Yeah. All of that in the world of audio and lighting, what you said is correct. So you can spend a lot of time on the front end or the design portion of it and create all these different settings, which that takes time. It takes time both in the audio realm and also in video and lighting. But the great thing is once you’re done you just save it as a snapshot. So when that second service comes in you hit a button and everything is reconfigured for the band that is totally different than it was when it was organ and piano. And you hit a button on the lighting console and all those lights that maybe were not used in the first service or maybe there were just white lights in the first service, now they can be full color. Now they can be lights that are physically moving to different positions on the stage. Sometimes we’ll have a large center screen in the back or an LED wall. Both of those things can be used as digital scenery so you really have, again back to the canvas scenario, you really have this big piece of canvas that you can paint on and do whatever you need to for whatever kind of service you’re having. [Timestamp: 5:53]
Do they control all of this, the sound, lighting and video from the front in the same spot or is it set up for control from different places?
In this case they’re both on the ground in the back. We have sound and lighting in the main booth and then broadcast is right behind that. So broadcast has your video switching and camera equipment behind that. So that’s a pretty common scenario depending on the room. Sometimes you’ll see a separate suite that has a broadcast and a video and the camera equipment off in a separate room. That works well too. But in this particular install you’ve got sound and lighting in the main control booth and then you have video and cameras directly behind them. [Timestamp: 6:38]
And how old is this building? It must have been somewhat of a challenge. You had to at least set up some rigging for the speakers.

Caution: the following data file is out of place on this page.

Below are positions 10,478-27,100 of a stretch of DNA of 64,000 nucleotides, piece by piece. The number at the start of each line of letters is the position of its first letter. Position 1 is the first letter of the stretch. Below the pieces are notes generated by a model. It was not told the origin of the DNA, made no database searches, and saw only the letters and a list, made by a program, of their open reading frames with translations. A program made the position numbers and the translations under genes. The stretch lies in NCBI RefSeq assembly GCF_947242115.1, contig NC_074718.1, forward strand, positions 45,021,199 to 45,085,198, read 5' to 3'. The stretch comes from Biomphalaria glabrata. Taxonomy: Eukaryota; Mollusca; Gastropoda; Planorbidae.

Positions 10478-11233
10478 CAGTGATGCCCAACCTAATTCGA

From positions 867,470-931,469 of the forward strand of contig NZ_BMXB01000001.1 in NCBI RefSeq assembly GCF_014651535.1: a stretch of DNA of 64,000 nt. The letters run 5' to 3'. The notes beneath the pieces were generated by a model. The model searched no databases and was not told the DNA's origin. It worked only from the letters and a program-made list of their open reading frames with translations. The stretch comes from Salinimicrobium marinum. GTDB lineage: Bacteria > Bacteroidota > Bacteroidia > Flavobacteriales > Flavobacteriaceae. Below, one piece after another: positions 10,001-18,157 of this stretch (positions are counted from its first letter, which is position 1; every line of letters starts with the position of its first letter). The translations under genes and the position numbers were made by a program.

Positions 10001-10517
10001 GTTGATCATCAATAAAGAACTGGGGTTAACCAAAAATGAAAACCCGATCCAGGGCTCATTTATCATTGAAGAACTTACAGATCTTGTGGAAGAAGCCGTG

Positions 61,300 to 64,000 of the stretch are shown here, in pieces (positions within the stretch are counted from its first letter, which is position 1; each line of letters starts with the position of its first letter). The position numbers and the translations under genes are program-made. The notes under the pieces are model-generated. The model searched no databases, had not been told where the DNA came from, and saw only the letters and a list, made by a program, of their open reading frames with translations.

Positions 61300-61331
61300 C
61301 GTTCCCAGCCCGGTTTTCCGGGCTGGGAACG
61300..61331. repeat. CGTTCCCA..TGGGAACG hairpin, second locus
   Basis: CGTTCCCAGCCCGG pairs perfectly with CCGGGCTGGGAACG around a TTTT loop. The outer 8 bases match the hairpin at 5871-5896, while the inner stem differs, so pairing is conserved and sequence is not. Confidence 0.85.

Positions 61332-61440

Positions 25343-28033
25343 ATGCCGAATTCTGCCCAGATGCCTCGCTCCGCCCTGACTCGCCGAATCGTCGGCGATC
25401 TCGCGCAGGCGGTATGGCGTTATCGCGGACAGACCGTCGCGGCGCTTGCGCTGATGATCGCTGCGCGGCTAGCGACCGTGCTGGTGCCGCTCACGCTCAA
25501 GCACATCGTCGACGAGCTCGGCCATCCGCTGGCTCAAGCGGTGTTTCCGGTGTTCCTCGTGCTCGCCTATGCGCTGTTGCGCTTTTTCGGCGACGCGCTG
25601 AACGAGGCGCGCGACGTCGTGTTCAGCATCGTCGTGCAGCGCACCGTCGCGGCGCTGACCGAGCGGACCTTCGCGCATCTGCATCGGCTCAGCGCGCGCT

Yeah, definitely. If I had to guess, I think it’s probably in the 50’s – you know, somewhere in that realm. There’s different parts that are older than others. But yeah, rigging was interesting. The amp room is actually backstage and beneath the stage in a basement so we had to use some of those existing pathways, some of the existing power that was there. But all in all, I mean considering the age of it, it wasn’t as challenging as we thought it might have been going into it. [Timestamp: 7:11]
And we know this is a very long, deep house and they have a balcony at the back end of it?
Yes, they do.
And I think we mentioned before that there was an extra speaker installation to cover that balcony area.
Yeah, like we talked about last week we have the three main speakers in the front of the room and then we also have three delayed speakers for the balcony. And the cool thing about this design is we’re able to run a true left-center-right for all those seats so wherever you’re at you can have an LCR experience; whether you’re on the floor or the balcony. [Timestamp: 7:41]
That was a lot to do. How long did it take you to run and rig everything, get the amps, video and lighting all set up on this? Did you have to get in between services or did they have another location they were using while all of this installation was going on?
Yeah, the nice thing about this project was they did have a multipurpose room on campus. And so besides all the things they were doing with AV, they actually did new flooring, they did new seating. And so the sanctuary was tore up pretty good. So they were out of there for several weeks and then they gathered to worship in the multipurpose room. So for us and our crew, that was great. Our duration of install from start to finish was about four weeks’ total [Timestamp: 8:24]
Well, that wasn’t too bad with them using another location and you’re not having to start and stop all the way through it. That would have been pretty tough. So what other projects have you got happening for Custom Sound Designs?
We’ve got all kinds of stuff. We’ve got some international projects that are in the works. And here in our office, since we just moved back in August, we’ve got a world’s first immersive audio experience that we’re building in here at our office that we’ll be able to take objects and map them in real time across the stage, and also experience active acoustics. So that’s probably the coolest thing that’s going on right now, but there’s always some wild stuff happening at our company for sure.
Good to have plenty of work. Doug Hood with Custom Sound Designs in Fort Wayne and First Missionary Church with brand new sound, video and lighting to get members of all ages in tune with any event. Thanks for telling us about it, Doug.
Yeah, thanks for the opportunity. I appreciate it.
Congratulations to First Missionary Church and Custom Sound Designs for a job well done. Now they can set the sound, video and lighting scene for any group and any event. Get back with us for more stories on successful AV system installation on the next SVC Podcast.